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Veteran Mass. Police Officer Takes Unpaid Leave to Prevent Furloughs

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Greenfield Police Officer Laura Gordon, who has been with the department since 1998, said she was stepping away to help prevent some newer officers from being furloughed amid budget cuts.

By Tristan Smith Source

A veteran Greenfield Police Officer’s request to take an unpaid leave of absence was accepted by Greenfield Mayor Roxann Wedegartner on Friday, the unpaid leave request comes weeks after the city council voted to cut the police department’s budget by $425,000.

Officer Laura Gordon, who joined the Greenfield Police Department in August 1998, will be taking an unpaid leave of absence starting July 1. The officer said she hopes her leave will help prevent some of the newer officers from being furloughed amidst the recent budget cut.

Under the terms of Greenfield’s collective bargaining agreement with the Massachusetts Coalition of Police, Officer Gordon is allowed to take up to a year of unpaid leave before deciding to return to the department, Mayor Wedegartner’s office said.

Greenfield City Councilors voted to reduce the city police’s budget on May 19, weeks after a Hampshire County jury found that the Greenfield Police Department discriminated against a former officer, who is Black.

The former Greenfield Police Officer, Patrick Buchanan, launched a lawsuit against the department and Police Chief Robert Haigh for discriminating against him when he was denied a promotion in 2020.

Buchanan was the department’s only Black officer at the time.

The jury found that Buchanan was owed $92,930 in lost back wages and $350,000 for emotional distress.

On May 6, the same day the jury found the Greenfield Police Department and Chief Haigh at fault in the discrimination case, Greenfield Mayor Roxann Wedegartner placed Police Chief Haigh on paid administrative leave as she reviews the court’s transcripts.

Acting Greenfield Police Chief William Gordon said the budget cuts will force the department to lay off seven of its 34 full-time police officers. By department standard, the most recently hired officers will be the first to be laid off, the police chief added.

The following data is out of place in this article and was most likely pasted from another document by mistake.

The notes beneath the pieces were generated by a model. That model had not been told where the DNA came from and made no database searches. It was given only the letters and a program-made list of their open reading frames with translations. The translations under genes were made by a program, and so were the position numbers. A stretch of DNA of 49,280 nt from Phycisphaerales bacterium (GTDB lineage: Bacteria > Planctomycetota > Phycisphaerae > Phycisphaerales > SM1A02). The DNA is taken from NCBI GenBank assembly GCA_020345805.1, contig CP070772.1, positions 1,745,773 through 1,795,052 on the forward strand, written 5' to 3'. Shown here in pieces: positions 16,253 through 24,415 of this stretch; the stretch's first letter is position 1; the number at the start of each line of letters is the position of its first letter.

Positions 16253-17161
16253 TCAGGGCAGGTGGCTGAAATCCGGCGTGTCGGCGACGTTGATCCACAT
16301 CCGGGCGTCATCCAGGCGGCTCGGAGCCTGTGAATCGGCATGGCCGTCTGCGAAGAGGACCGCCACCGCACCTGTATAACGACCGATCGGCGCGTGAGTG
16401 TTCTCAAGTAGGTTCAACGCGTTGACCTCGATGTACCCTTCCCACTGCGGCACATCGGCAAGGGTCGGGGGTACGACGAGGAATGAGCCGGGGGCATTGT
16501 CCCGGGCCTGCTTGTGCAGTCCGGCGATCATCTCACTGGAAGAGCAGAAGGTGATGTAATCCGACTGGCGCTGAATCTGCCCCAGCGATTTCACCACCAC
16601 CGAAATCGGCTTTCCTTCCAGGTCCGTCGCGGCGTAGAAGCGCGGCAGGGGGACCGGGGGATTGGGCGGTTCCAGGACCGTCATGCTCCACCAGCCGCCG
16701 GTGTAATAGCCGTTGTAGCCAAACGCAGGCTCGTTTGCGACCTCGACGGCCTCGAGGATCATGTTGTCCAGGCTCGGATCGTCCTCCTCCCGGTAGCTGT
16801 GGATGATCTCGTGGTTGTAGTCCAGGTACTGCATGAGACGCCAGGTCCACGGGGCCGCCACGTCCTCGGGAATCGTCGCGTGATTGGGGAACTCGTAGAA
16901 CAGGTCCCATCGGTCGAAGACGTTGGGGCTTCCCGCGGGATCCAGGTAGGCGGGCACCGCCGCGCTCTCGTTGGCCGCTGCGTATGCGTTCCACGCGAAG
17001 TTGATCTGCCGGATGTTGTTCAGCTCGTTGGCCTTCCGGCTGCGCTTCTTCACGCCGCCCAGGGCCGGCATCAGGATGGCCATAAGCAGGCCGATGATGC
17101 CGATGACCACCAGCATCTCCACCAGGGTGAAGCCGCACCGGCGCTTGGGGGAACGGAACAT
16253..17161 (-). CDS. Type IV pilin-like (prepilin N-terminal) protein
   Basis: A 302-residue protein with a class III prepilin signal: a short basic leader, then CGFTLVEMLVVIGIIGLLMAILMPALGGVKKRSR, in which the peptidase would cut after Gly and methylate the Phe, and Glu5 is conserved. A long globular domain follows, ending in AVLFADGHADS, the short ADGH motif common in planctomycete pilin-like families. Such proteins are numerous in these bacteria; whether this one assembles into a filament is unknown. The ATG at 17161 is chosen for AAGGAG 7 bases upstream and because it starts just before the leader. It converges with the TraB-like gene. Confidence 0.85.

“After much soul searching, I have decided to step away from my duties as a Greenfield police officer,” Officer Laura Gordon said. “So that a junior officer who would otherwise be furloughed because of recent budget cuts can remain on the force.”

Officials said Laura Gordon currently oversees the Department’s nationally recognized Comfort Dog program. The program is at risk of being discontinued at the end of June in order to free up funding for other policing priorities.

The Greenfield Police Department detective bureau, midnight shift, all of the department’s outreach services, call response program and all other police programs face the risk of being discontinued after the Greenfield City Council voted to cut the city’s police budget by $425,000, Chief Gordon said.

The department’s K-9 unit has already been disbanded, officers will also now switch from four single-officer cruisers to two double-officer cruisers in the wake of the budget cut and rising fuel prices.

“The most difficult part of this decision is the feeling that I am letting down the people of Greenfield and the proactive approach to community policing to which I have dedicated my career, but I firmly believe this is the best course of action for the future of the Greenfield Police Department,” Officer Laura Gordon said. “I hope that I can return to the job that I love if the Department’s budget difficulties are resolved.”

©2022 Advance Local Media LLC. 


Distributed by Tribune Content Agency, LLC.

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